Sarah Jane Barnett is a freelance writer and editor. Her poetry, essays, interviews and reviews have been published in numerous journals and anthologies in Aotearoa and internationally. She has two poetry collections: A Man Runs into a Woman (finalist in the 2013 New Zealand Post Book Awards) and WORK (2015). Her poems often inhabit the lives of others, and ask how we find connection and intimacy when affected by trauma. Her essays explore the multifaceted theme of modern womanhood. Find out more here.

Tim Upperton’s second poetry collection, The Night We Ate The Baby, was an Ockham New Zealand Book Awards finalist in 2016. He won the Caselberg International Poetry Competition in 2012 and again in 2013. His poems have been published widely in New Zealand and overseas, and are anthologised in The Best of Best New Zealand Poems (2011), Villanelles (2012), Essential New Zealand Poems (2014), Obsession: Sestinas in the Twenty-First Century (2014), and Bonsai (2018).












Poetry Shelf talk spot: Tim Upperton on hidden lives


A lifted stone

Much is hidden from us. Behind the smooth, painted and plastered lining of the walls of my living-room, where I sit and write, less than a metre away from me, creatures are stirring, and have their secret life. Sometimes I hear the dry scuttle of a mouse, but other, smaller creatures – woodlice, whitetail spiders, click beetles, ants – these creatures are silent, and seldom reveal themselves. Occasionally I notice a daddy-long-legs swaying slightly in the corner of the ceiling, or, in the early hours, as I trudge to the bathroom, a solitary chocolate-coloured cockroach spreadeagled on the wall, stunned by the light. The borer chews a hole in the skirting board, with only a little brown dust to show for its industry. I imagine it deep in the wood, nestled like a rabbit in its burrow, its scrap of life ticking.

When I was a child I was obsessed with these hidden lives. I would carefully remove the pale, pupating huhu grubs that lay buried in rotting stumps like pharaohs in their tombs, and keep them in jars of damp sawdust until they emerged as winged beetles, still white and frail-looking, their long antennae testing the air. I would turn over planks of wood to see what lived under them, brown beetles, black, shiny, soft-bellied spiders with white egg-sacs, grey hump-backed slugs, orange slimy flatworms. On the windswept beach where my family camped each summer, I would crouch on the reef at low tide, the sea a distant, uneven roar, like traffic, and I would lift the weed-encrusted stones in the rockpools to expose the creatures that teemed underneath. Glassy shrimp, almost invisible, would dart backwards. Brown cockabullies would flash past the cautiously retreating hermit crabs. Anemones would wave their thin arms among the inert kina and cushion starfish. It seemed very strange to me that all these creatures coexisted under the stone, as in a darkened house, in a kind of dormancy, until I lifted the roof and the light fell upon them.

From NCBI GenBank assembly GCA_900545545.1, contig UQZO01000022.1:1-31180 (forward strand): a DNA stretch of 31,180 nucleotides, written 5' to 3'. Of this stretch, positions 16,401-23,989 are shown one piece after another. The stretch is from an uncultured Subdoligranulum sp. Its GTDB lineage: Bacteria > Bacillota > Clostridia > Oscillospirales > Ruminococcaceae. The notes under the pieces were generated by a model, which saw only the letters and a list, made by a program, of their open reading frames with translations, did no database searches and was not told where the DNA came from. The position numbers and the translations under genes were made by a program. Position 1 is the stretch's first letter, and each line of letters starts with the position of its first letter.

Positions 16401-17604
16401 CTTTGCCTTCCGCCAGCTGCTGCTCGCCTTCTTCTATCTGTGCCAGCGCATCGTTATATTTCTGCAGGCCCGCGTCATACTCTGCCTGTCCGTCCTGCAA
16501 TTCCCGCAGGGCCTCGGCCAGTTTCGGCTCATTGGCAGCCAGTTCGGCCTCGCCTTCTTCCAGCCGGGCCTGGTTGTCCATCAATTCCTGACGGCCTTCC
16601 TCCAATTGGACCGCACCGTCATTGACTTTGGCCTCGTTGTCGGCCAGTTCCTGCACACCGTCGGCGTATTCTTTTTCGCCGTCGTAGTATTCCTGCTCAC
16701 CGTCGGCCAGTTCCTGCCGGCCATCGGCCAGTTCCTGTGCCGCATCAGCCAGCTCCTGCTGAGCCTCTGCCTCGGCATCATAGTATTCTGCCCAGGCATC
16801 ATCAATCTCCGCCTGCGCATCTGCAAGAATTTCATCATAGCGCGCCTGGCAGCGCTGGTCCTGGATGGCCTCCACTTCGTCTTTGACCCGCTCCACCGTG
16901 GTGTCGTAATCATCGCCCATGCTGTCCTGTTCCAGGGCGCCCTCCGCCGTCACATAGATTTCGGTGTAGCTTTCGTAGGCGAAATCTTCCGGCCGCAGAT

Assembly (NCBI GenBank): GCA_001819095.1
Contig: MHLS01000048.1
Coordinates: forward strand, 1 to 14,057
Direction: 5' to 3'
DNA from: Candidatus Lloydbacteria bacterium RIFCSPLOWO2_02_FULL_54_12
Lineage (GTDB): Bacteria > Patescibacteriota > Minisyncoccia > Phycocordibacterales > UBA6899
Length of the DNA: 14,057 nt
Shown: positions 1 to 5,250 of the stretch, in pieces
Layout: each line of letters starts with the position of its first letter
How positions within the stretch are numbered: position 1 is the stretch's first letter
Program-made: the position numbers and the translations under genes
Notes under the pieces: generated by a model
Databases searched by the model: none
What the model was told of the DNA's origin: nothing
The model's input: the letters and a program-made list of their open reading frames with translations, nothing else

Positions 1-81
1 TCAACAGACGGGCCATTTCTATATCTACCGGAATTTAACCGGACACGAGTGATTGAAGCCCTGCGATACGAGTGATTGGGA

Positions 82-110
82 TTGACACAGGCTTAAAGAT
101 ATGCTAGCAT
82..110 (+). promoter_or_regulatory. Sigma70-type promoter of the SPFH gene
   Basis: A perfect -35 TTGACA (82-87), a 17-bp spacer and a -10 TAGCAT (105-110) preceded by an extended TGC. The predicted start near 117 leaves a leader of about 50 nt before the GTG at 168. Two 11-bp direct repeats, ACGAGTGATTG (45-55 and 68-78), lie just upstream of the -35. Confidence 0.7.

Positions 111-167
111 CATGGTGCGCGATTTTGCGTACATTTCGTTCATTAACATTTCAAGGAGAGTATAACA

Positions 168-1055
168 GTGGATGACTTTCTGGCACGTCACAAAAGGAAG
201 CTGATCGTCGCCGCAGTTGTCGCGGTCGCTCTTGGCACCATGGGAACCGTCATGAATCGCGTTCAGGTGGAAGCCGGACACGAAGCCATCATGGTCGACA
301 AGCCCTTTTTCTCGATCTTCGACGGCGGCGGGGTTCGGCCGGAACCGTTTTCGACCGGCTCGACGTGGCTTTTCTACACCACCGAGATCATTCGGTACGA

Now, as I turn on the tap to fill the kettle, I hear a gurgling in the plumbing, and I remember the water-supply at the street has been turned off for some hours as contractors are digging a trench for the installation of fibre-optic cable. The cable – really many cables bundled together, each insulated in bright blue sheathing – lies along the grass berm, but soon it will be buried and I will never see it again. Beneath the ground it will ferry data between my computer and the world beyond. The water is back on, and in a sort of convulsion it bursts from the tap, orange with rust, and flecked with clots of green-black algae. And this has always been there, the flakes of rust and the algae, inside the pipe that leads to the tap – if I look closely, I can see a rind of green algae at the spout, surviving despite the chlorine-treated water that rushes through it every day. It has been there the whole time, the outside of the tap is gleaming chrome but this belies what it is like inside, where no light shines, where rust collects and algae grows.

My eldest child, an adult now, writes poems. His poems are sometimes enigmatic, they evoke a feeling, a mood, but I don’t always understand them. I want to, perhaps out of a desire to understand him. It’s as if the poems might reveal to me something about him that is hidden, as if they are a stone that might be lifted. But it’s no good me asking what they mean. He just shrugs and grins. We both know the strangeness of poetry, the impossibility of paraphrase, it’s what makes us come back, to read the same short poem again. There it is, the poem, on the white page with nowhere to hide, yet concealing some of itself. And this is true of all the poems I love most. I memorise these poems, even as they withhold their meanings, to take them into myself. They feel a part of me, just as my liver and kidneys and heart are parts of me, hidden inside my body, working in ways I don’t understand to help me live.